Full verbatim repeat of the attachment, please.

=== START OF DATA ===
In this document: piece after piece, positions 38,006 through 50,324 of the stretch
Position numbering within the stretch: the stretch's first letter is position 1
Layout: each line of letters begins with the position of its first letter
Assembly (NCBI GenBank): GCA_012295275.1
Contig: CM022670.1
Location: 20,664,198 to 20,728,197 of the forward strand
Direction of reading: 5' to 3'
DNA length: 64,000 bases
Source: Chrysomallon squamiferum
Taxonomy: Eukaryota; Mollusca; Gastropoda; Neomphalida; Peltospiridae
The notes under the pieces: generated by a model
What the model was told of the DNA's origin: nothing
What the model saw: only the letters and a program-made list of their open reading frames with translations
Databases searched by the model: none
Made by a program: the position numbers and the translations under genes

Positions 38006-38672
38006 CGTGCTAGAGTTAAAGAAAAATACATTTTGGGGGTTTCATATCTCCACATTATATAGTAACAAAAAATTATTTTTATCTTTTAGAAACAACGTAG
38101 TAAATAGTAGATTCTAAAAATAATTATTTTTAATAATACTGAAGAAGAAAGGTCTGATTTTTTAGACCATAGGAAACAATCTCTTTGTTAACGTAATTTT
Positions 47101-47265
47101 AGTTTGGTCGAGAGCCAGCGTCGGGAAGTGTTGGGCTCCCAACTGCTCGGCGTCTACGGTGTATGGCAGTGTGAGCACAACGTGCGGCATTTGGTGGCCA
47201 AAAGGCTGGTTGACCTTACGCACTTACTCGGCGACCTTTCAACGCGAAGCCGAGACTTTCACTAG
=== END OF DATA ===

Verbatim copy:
In this document: piece after piece, positions 38,006 through 50,324 of the stretch
Position numbering within the stretch: the stretch's first letter is position 1
Layout: each line of letters begins with the position of its first letter
Assembly (NCBI GenBank): GCA_012295275.1
Contig: CM022670.1
Location: 20,664,198 to 20,728,197 of the forward strand
Direction of reading: 5' to 3'
DNA length: 64,000 bases
Source: Chrysomallon squamiferum
Taxonomy: Eukaryota; Mollusca; Gastropoda; Neomphalida; Peltospiridae
The notes under the pieces: generated by a model
What the model was told of the DNA's origin: nothing
What the model saw: only the letters and a program-made list of their open reading frames with translations
Databases searched by the model: none
Made by a program: the position numbers and the translations under genes

Positions 38006-38672
38006 CGTGCTAGAGTTAAAGAAAAATACATTTTGGGGGTTTCATATCTCCACATTATATAGTAACAAAAAATTATTTTTATCTTTTAGAAACAACGTAG
38101 TAAATAGTAGATTCTAAAAATAATTATTTTTAATAATACTGAAGAAGAAAGGTCTGATTTTTTAGACCATAGGAAACAATCTCTTTGTTAACGTAATTTT
Positions 47101-47265
47101 AGTTTGGTCGAGAGCCAGCGTCGGGAAGTGTTGGGCTCCCAACTGCTCGGCGTCTACGGTGTATGGCAGTGTGAGCACAACGTGCGGCATTTGGTGGCCA
47201 AAAGGCTGGTTGACCTTACGCACTTACTCGGCGACCTTTCAACGCGAAGCCGAGACTTTCACTAG